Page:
Impact on sentencing

Notion(s) Filing Case
Appeal Judgement - 20.02.2001 DELALIĆ et al. (Čelebići)

428. If […] a decision is reached to cumulatively convict for the same conduct, a Trial Chamber must consider the impact that this will have on sentencing.  In the past, before both this Tribunal and the ICTR, convictions for multiple offences have resulted in the imposition of distinct terms of imprisonment, ordered to run concurrently.[1]

429. It is within a Trial Chamber’s discretion to impose sentences which are either global, concurrent or consecutive, or a mixture of concurrent and consecutive.[2]  In terms of the final sentence imposed, however, the governing criteria is that it should reflect the totality of the culpable conduct (the 'totality’ principle),[3] or generally, that it should reflect the gravity of the offences and the culpability of the offender so that it is both just and appropriate.

430. Therefore, the overarching goal in sentencing must be to ensure that the final or aggregate sentence reflects the totality of the criminal conduct and overall culpability of the offender.  This can be achieved through either the imposition of one sentence in respect of all offences, or several sentences ordered to run concurrently, consecutively or both.  The decision as to how this should be achieved lies within the discretion of the Trial Chamber.

[1]    Such sentences have been confirmed by the Appeals Chamber in the Tadić Sentencing Appeal Judgement and the Furund‘ija Appeal Judgement.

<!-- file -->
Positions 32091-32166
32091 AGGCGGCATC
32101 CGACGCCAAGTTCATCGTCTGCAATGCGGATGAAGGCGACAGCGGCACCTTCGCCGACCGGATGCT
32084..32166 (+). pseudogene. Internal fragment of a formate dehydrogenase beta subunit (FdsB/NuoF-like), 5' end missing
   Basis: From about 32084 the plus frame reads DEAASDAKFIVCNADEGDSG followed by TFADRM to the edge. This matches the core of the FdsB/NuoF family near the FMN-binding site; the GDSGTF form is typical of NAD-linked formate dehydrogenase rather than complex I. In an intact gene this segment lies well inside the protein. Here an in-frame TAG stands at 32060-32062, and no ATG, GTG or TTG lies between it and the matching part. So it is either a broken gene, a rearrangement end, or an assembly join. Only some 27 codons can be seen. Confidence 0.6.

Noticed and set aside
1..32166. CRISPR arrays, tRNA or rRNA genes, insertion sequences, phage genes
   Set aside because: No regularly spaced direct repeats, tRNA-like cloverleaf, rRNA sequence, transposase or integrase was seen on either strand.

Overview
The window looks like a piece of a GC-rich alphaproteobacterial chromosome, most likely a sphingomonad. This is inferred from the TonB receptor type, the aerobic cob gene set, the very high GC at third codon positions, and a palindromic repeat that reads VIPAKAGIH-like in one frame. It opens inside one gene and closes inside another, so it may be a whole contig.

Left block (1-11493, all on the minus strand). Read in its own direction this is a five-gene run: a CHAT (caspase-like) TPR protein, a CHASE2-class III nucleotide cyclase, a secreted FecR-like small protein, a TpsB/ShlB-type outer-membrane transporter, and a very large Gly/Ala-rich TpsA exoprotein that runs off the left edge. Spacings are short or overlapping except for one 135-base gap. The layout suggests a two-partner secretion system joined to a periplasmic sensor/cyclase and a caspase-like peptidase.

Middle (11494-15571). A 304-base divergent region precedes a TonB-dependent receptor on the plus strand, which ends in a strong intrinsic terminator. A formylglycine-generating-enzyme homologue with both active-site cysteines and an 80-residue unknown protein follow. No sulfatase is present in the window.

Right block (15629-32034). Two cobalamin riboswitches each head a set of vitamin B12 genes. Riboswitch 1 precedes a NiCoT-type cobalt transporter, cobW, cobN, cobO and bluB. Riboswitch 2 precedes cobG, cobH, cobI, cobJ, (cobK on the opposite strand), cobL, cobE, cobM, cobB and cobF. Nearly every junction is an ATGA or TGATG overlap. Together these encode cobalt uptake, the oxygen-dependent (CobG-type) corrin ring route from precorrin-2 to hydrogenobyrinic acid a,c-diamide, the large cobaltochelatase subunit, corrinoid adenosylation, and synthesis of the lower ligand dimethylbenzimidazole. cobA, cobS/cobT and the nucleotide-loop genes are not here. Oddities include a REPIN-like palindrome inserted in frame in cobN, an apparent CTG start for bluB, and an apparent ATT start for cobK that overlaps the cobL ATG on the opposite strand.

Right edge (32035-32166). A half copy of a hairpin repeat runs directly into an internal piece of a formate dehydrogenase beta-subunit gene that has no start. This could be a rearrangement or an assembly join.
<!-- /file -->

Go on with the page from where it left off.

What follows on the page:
[2]    See also Rule 101(C) of the Rules: “The Trial Chamber shall indicate whether multiple sentences shall be served consecutively or concurrently.”

[3]    “The effect of the totality principle is to require a sentencer who has passed a series of sentences, each properly calculated in relation to the offence for which it is imposed and each properly made consecutive in accordance with the principles governing consecutive sentences, to review the aggregate sentence and consider whether the aggregate is ‘just and appropriate.’ (footnote omitted) D.A. Thomas, Principles of Sentencing (Heinemann: London, 1980), p 56;  See also R v Bocskei (1970) 54 Cr. App. R. 519, at 521: “[…] when consecutive sentences are imposed the final duty of the sentencer is to make sure that the totality of the consecutive sentences is not excessive.” Section 28(2)(b) Criminal Justice Act 1991 preserves this principle. It applies in all cases where consecutive sentences are imposed, e.g., R v Reeves, 2 Cr. App. R (S) 35, CA; R v Jones, [1996] 1 Ar. App.R (S) 153;  In Canada see e.g., R v M (CA), [1996] 1 SCR 500: “the global sentence imposed should reflect the overall culpability of the offender and the circumstances of the offence”;  In Australia: Postiglione v R, 145 A.L.R. 408; Mill v R (1988) 166 CLR 59 at 63; R v Michael Arthur Watts, [2000] NSWCCA 167 (the court should look at the individual offences, determine the sentences for each of them and look at the total sentence and structure a sentence reflecting that totality); R v Mathews, Supreme Court of New South Wales, 16 July 1991. 

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